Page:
The pace at which reforms to replace the Junior Certificate are being adopted is a major factor in secondary teachers’ rejection of the Haddington Road Agreement on public service pay, TDs and senators were told.
The Association of Secondary Teachers Ireland (ASTI) is preparing to ballot members for a second time on the deal, which has been accepted by all other public service unions. Union leaders are recommending a no vote again.
The Oireachtas education committee heard that the complexities of the junior cycle overhaul driven by Education Minister Ruairi Quinn are very difficult to get to grips with.
ASTI assistant general secretary Moira Leydon said: “Teachers are saying, ‘hold on minister, can we engage, can we get down to brass tacks?’ Much of the rationale for the negative reaction of the ASTI members to the Haddington Road proposals was driven largely by that sense that we now have policy after policy pushed on us and nobody is listening to our legitimate concerns.”
Fianna Fáil education spokesman Charlie McConalogue raised concern that abolishing state marked exams could lead to a loss of credibility for the new school-certified system, as teachers or schools might be reluctant to give their own students lower marks.
ASTI president Sally Maguire said teachers want to see some external benchmark to keep standards up, and do not want to damage the special relationships with students by becoming judges instead of their advocates.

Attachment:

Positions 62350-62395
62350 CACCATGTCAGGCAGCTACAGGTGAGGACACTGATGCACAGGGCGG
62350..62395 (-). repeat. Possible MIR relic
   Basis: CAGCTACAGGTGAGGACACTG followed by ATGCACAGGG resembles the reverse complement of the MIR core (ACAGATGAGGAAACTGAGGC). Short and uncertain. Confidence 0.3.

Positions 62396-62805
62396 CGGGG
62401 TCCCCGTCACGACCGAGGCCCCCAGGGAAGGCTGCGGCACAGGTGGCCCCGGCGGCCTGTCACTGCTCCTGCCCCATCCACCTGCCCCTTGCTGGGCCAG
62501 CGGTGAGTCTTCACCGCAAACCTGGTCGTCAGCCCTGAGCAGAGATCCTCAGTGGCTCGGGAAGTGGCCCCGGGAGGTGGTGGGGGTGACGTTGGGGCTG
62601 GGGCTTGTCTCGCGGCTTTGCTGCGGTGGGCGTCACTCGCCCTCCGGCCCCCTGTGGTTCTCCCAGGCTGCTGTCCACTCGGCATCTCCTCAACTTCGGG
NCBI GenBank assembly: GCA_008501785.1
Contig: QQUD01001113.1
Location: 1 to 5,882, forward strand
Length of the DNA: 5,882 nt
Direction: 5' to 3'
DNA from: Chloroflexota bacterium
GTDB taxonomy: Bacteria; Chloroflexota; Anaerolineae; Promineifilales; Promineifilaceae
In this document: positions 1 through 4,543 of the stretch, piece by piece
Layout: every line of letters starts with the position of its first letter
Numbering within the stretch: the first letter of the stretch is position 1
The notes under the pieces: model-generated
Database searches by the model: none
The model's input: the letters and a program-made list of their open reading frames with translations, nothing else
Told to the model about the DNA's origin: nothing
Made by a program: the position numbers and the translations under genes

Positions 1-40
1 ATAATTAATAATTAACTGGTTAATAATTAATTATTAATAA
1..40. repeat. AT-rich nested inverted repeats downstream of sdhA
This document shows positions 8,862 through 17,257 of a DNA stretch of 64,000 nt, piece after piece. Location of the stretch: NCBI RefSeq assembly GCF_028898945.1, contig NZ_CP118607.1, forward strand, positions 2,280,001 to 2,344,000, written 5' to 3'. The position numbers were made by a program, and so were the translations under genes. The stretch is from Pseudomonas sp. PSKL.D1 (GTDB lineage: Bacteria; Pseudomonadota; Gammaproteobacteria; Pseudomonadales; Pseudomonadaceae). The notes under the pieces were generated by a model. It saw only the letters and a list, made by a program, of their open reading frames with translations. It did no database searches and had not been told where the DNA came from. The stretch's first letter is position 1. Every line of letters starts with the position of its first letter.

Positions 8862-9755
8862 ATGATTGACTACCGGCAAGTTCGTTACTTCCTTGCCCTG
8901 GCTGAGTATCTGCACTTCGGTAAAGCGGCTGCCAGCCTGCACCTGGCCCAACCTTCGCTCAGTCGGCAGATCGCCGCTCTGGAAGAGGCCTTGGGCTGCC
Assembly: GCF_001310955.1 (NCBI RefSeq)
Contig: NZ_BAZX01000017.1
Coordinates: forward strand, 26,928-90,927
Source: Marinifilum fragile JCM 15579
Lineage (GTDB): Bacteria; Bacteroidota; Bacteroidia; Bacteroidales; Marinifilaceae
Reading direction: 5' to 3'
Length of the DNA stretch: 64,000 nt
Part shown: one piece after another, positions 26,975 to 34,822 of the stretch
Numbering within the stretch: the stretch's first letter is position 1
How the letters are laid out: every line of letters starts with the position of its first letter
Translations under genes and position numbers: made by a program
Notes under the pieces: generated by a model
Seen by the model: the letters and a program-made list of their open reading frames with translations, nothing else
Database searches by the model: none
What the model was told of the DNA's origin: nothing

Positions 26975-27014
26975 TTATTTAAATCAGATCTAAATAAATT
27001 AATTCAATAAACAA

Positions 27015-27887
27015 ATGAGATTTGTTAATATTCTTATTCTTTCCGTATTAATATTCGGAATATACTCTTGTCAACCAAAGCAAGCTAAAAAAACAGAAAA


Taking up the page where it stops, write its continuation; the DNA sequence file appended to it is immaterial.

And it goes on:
The Department of Education is running training for teachers of English, the first subject for which new specifications take effect next September, but ASTI’s industrial action over the HRA means none of its 16,000 members can take part.
Ms Maguire said: “It’s a big culture change for teachers. To think that it can be done in one day, which is what is proposed for English ... is absolutely ludicrous.”
She said it is unfair to expect English teachers to explain a whole new way of teaching and learning to the entire staff in their schools on the basis of one training session.
“What we would like is the deferral of at least some aspects... until such time as teachers have confidence in it, until they believe in it, until they believe they can do it. They want to do it and they want to do it right, but right may not be right now,” she said.
Mr Quinn told the Dáil this week that any changes would be modified as reforms are rolled out, and English, Irish, and maths exams will continue to be set and marked by the State Examinations Commission for a number of years.
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